- Think about how you’ll get it home; don’t rely on the shop shipping it.
Murano Glass is Fit for Royalty
Murano craftsmen were the only in Europe that knew how to make mirrors. Artists there could literally spin gold threads into delicate glass filigree. Their colors were unsurpassed, they could make translucent milk glass, and they perfected the intricate mosaic of fused and sliced glass rods known as millefiori. The courts of Europe couldn’t get enough of it. It was even thought that the glass in Venetian wine goblets neutralized poison, quite an asset in some royal circles. Glassmaking was far too valuable a commodity for Venice to let slip through its fingers and shatter.
We are pleased to see that as any fine art should, glassmaking here has continued to change and develop. Although there are still the inevitable do-dads, gaudy kitsch and spindly glass gondolas (most of them made elsewhere), we see beautiful work in designs as contemporary as tomorrow, side-by-side with pieces we’d not be surprised to find on the dining table in a royal palace.
To get a better sense of the art, we head into the interior of the island to the Museo Vetrario, for a chronological tour of Venetian glassmaking. Here we learn of a tour later in the afternoon to the Abate Zanetti Glass School, where we see more of how these beautiful art works are made.
But first, we shop. I am looking for beads, and I find them everywhere. Some I think garish with too many colors, but finally find necklaces in harmonious colors, and settle on one of sea green glass separated by tiny crystal conterie (seed beads). I buy a couple of other strands of bright millefiore to restring with solid-color beads when I get home.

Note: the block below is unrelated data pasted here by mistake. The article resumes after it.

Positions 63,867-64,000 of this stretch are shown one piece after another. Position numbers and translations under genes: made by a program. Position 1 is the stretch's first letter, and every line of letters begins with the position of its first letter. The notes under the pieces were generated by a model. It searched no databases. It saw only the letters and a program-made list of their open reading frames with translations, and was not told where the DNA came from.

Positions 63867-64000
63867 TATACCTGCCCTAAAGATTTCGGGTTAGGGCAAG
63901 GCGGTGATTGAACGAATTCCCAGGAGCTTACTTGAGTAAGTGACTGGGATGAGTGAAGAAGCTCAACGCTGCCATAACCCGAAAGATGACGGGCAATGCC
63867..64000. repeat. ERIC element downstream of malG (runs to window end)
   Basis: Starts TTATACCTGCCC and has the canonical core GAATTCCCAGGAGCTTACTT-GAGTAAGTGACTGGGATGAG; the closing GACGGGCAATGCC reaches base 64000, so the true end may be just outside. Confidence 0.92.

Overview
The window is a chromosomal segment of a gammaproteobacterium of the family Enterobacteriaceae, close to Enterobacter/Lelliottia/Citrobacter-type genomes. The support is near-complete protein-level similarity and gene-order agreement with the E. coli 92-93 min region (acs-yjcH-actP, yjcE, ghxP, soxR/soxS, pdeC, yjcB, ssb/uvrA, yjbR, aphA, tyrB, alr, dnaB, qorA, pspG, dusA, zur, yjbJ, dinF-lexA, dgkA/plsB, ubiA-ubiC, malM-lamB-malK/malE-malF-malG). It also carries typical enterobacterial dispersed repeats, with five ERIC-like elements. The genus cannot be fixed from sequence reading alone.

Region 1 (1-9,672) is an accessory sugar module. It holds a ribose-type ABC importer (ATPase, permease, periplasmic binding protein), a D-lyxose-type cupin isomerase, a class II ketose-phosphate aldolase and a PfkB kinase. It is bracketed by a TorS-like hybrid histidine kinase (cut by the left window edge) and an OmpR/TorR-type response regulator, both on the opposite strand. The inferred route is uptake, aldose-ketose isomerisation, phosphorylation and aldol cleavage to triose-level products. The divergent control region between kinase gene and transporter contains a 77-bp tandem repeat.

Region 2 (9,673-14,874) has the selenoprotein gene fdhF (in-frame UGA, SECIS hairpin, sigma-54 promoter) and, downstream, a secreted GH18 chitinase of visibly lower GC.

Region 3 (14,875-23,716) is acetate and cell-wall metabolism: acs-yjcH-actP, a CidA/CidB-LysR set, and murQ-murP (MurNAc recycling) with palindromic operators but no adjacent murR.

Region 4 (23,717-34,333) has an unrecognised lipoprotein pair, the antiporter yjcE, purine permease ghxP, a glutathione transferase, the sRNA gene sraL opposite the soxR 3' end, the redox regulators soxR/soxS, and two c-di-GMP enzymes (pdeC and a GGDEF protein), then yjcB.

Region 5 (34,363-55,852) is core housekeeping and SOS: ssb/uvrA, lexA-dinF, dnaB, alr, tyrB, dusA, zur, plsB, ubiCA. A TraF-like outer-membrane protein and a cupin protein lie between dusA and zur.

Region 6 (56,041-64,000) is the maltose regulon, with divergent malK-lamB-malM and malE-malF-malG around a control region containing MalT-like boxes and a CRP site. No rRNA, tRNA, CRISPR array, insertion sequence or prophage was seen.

In a shop with very traditional styles we find a set of cordial glasses, each a different tint: violet, amber, pale ultramarine, rose, peach and apple green. The shop that holds us longest is Ballarin, on Fondamente Manin, where we see original designs in glorious, vibrant colors. Everything in the small shop stands out from the other showrooms that line the canal. Visions of a table set with their plates dance in my head, but we settle for a pair of bowls in bold shades of scarlet, deep orange and buttery yellow, and a set of water glasses with contrasting bands of millefiore.
These glasses will join those ruby Napoleon snifters we’d bargained so hard for. We still have all six, and even I occasionally sip a little brandy from one – if only to share the laugh at our invariable toast when we use them: “Signor, signor!”
Vaporetto boats run from San Zaccaria, just off Piazza San Marco, a scenic 40-minute ride across the lagoon to Murano. There, the Colonna stop is near the big shops and glass-blowing demonstrations and Museo is near the Glass Museum. Don’t take free Murano shopping tours; you’ll be taken to shops with fat commissions for the guide. And it’s more fun to explore on your own.
Glass shops are not open in the evening, and some close midday, especially outside of high season.
Most Murano restaurants open only for lunch, but Dalla Morra, a good choice with shaded canal-side tables, also opens in the evening and specializes in fresh seafood from the lagoon.